House debates

Monday, 11 September 2023

Private Members' Business


11:46 am

Photo of Aaron VioliAaron Violi (Casey, Liberal Party) Share this | Hansard source

Firstly I want to commend the member for Grey for moving this important motion. It is something that we should be discussing in this House. Cybersecurity, national security and energy security are so important. I was in the House for the member for Solomon's words. He's a very good man. Anyone who was raised in the wonderful town of Yarra Glen is a good person, so I'm sure it was just a slip and he must have forgotten, but he did say that in the nine years of the Morrison government there was nothing done on cybersecurity, which didn't seem right to me, because I remember there was a program called REDSPICE, which was all about cyber and intelligence, so I thought I'd better quickly check. Google's a wonderful thing. REDSPICE was a $9.9 billion investment in cyber and intelligence. I'm sure, as I said, the member for Solomon, my good friend growing up in Yarra Glen, made an innocent mistake, so I just wanted to correct that for him.

What we're talking about here is the transition to net zero, which is a long and challenging road. We shouldn't be glib about this conversation, but we need to make sure that we avoid unintended consequences, and that is a very real risk. We need to ensure that we have a secure and reliable energy network. So when we talk about the Cyber Security Cooperative Research Centre talking about the alarm of power being shut down for weeks, it is something we need to take seriously because the internet of things creates extra risk. It allows foreign operatives to not just hack into but to have backdoor access to many of our infrastructure networks, including solar.

One of the risks they talked about is that the entire power grid could be brought down, and it could take a week or two to recover. This isn't those on this side saying that; this is the Cyber Security Cooperative Research Centre who have raised this alarm. Let's think about some of the implications. Let's look at one area, like farming, an area that I'm very passionate about. It links directly to food security. If we lose power in the grid for two weeks, our food production stops. Farmers cannot pick their crops, they cannot keep them cool and they cannot transport them to distribution centres to then move them to supermarkets. That's one example of the implications for us as a nation: our food security would be at risk.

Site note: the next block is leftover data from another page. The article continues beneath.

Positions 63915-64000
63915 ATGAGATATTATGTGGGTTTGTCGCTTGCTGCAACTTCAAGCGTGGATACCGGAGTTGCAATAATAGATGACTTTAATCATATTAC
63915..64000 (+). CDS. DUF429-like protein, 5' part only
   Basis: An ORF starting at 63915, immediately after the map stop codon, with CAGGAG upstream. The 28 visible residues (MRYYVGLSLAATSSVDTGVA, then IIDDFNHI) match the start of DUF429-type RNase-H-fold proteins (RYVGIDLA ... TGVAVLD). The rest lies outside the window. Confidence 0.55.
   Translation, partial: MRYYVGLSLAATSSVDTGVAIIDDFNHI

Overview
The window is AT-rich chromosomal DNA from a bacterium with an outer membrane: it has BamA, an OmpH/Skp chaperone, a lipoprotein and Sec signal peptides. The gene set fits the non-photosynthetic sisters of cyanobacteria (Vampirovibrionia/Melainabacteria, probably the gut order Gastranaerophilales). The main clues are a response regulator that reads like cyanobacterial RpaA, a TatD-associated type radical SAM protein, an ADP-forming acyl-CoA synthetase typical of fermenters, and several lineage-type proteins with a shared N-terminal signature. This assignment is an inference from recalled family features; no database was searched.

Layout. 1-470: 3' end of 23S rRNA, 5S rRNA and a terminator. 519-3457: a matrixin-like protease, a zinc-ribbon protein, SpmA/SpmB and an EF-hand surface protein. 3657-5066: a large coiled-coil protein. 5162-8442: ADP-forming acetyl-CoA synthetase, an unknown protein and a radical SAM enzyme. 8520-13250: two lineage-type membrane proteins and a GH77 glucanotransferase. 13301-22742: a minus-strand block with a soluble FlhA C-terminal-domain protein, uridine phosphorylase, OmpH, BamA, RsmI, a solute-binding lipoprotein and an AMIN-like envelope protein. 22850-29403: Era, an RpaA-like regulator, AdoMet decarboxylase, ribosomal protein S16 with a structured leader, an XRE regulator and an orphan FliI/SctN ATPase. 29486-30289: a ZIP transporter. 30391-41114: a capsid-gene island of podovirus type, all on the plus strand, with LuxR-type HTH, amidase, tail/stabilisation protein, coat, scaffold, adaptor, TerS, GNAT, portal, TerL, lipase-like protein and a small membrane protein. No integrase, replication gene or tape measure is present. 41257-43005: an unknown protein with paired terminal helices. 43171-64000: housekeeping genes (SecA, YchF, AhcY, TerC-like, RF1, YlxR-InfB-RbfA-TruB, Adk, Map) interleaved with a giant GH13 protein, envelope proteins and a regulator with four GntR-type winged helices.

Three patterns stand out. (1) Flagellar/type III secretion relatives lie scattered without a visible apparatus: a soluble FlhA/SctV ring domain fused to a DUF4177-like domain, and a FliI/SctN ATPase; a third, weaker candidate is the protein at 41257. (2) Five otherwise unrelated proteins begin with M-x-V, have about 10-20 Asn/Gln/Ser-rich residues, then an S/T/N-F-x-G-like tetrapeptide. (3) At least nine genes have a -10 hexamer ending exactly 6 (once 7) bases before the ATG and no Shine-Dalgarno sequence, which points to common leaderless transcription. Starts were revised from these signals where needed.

As we move to this digital world, we've got amazing opportunities in AI and quantum, but they also use a significant amount of power—to store that data, to run their algorithms—and that puts additional pressure on our networks. If we look at EVs as an example: as more people move to electric vehicles, they need the power for their cars to get around. The June storms of 2021 hit my community significantly, and I was three weeks without power. Many were three to four months without power. When you go that long without power, you understand how important it is that we have reliable and secure energy at all times. In our household, and in many households in Casey at that time when we didn't have power, we were fortunate that we had our gas so we were still able to cook and we were still able to have hot water, which meant we could stay where we were. But, again, as we transition from gas in homes to electrification, it means that there is more risk for homes in times of emergencies and blackouts, which is why it's so vital that we get these decisions right, because, once the horse has bolted, you can't lock the gate.

There is definitely more we need to do to manufacture in Australia, absolutely. When 60 per cent of installed smart inverters are being supplied by Chinese manufacturers, and they're bound by the CCP national intelligence laws, that creates a risk. It creates an absolute risk that we need to address, and this government needs to ensure that there is a cybersecurity impact assessment, to look at these risks and understand where they are and what we can do to make sure that we've got that reliable energy in Australia. It's very easy to set a target. It's a lot harder to achieve that target, while ensuring that we've got cheaper prices and reliable power and, when we turn the switch on, the light comes on. It's the first, principal responsibility of all governments.


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